We’ve already ascertained that the current DLC situation sucks, but it hits new levels of notoriety when that content is free. No, seriously — everyone love free stuff, but not when it’s essentially rendered inaccessible. It’s dangled teasingly in front of you, then snatched away.

Let’s take Pokémon as an example. Last year, the brand celebrated its 20th anniversary 8 Ways to Celebrate Pokemon's 20th Anniversary This year, on 27th February, Pokémon celebrates its 20th anniversary. Here's how to celebrate in style! Read More , released two new titles for the 3DS Pokémon Sun and Moon: Are They Worth Buying? Pokémon Sun and Moon are finally here, after much anticipation. Are the latest entries in this treasured series worth your time and money? Read More , and hit the headlines with Pokémon Go. To further commemorate the occasion, various legendary Pokémon were made available through free codes — some through the Nintendo Network, and others via physical stores. The former was great. The latter less so.


6 Ways Modern Gaming Has Ruined the Fun (And How to Fix Them) Pokemon codes

You could receive a shiny Xerneas and Yveltal by visiting your local Smyths Toys. My local shop is at least an hour and a half away, and that’s with a car. I don’t drive. Check online and you’ll see a raft of similar complaints.

Remember when you just used to be able to catch a Mewtwo in Pokémon Red?

What can you do about it? Complain to developers. They’ll especially take note if you call them out on social media. Other than that, it’s worth emailing or phoning stores to explain you can’t get there, and ask if they’d be willing to send you the codes otherwise. It may surprise you.


3. Consoles Try to Do Everything

Really, I just want to play games.

I want to put a disc into the drive, grab a controller, and be lost in an adventure for a few hours. Thanks for offering Netflix, Hulu, Netflix vs. Hulu vs. Amazon Prime: Which Should You Choose? It has been years since we've compared heavy-hitting streaming services, Netflix, Hulu, and Amazon Prime. And with changes in pricing, content, quality, and interface, we thought it was time to revisit the topic. Read More and YouTube, but I’d rather just crack on with playing. No, I’m not interested in Facebook and Twitter right now. Is the Weather app some snide statement about the amount of time I spend indoors?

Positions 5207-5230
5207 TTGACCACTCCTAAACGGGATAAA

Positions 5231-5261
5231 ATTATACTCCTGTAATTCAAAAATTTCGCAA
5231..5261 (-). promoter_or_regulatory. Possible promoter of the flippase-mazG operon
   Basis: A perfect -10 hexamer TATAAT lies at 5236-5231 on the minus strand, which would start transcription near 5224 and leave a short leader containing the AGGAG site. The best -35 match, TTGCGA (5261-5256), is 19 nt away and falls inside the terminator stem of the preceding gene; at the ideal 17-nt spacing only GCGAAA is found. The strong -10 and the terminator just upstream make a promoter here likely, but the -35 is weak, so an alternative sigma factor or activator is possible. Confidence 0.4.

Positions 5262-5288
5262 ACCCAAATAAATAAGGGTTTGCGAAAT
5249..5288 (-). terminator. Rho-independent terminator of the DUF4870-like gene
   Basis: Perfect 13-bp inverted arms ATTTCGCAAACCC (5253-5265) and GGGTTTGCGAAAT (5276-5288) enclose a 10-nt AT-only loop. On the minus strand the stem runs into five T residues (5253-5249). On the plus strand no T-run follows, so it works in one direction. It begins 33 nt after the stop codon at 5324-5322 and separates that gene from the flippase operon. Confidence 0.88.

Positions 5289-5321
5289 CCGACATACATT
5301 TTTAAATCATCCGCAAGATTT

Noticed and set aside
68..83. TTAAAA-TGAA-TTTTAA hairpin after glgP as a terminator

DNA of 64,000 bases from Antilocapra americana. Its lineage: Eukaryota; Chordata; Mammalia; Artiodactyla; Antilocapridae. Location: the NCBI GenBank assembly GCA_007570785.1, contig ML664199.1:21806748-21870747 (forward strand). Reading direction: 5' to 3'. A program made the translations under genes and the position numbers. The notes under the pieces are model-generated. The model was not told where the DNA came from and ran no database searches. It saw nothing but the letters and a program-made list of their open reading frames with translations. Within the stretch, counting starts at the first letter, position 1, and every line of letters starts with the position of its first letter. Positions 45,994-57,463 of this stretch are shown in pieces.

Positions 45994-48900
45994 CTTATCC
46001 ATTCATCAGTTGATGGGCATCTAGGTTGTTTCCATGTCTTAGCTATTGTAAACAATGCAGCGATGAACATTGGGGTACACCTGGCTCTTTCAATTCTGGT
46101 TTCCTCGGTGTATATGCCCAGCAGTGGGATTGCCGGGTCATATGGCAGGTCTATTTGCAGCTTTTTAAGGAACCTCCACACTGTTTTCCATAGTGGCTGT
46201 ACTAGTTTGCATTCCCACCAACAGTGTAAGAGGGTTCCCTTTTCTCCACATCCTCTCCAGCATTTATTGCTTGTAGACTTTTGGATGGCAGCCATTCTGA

We’ve moved a long way from plug-and-play consoles. We now expect them to do everything. I’ll admit the Netflix app is handy (though my Blu-ray player also has that feature), but we’ve got enough gadgets elsewhere that let us scour social networking feeds. And who actually checks their stocks on a games console anyway?

One thing that’s put me off buying anything from PlayStation since their first unit is the PlayStation Network, which I’d apparently have to join. Why? I don’t want to sign up to something. I’m safety conscious enough as it is! More than that, why should I have to?

I just want to play games!

What can you do about it? The key is limiting the amount of details you submit Think Twice about Buying a PlayStation: How Getting Hacked Made My PSN Content Useless My story begins sometime around the American launch of the PlayStation 4. I hadn’t turned my PlayStation on for about a week having been bowled over in work - I needed a break. I’d bought... Read More . In the case of the PlayStation Network, enable two factor authentication Why Gaming Network Hacks Prove The Need for Two Factor Authentication Can I have a hacker breaking into PSN/XBL/Steam/all three? usual Matrix-style code thing, but with the logos in the background, perhaps? Read More , or risk a lot of personal information getting out. Even then, it’s not impregnable.

You can also support systems that don’t need excess data. Look at how successful the NES Mini was: it’s just a plug-and-play that require no details about the user. Perfection.

4. Online Play Encourages Trolls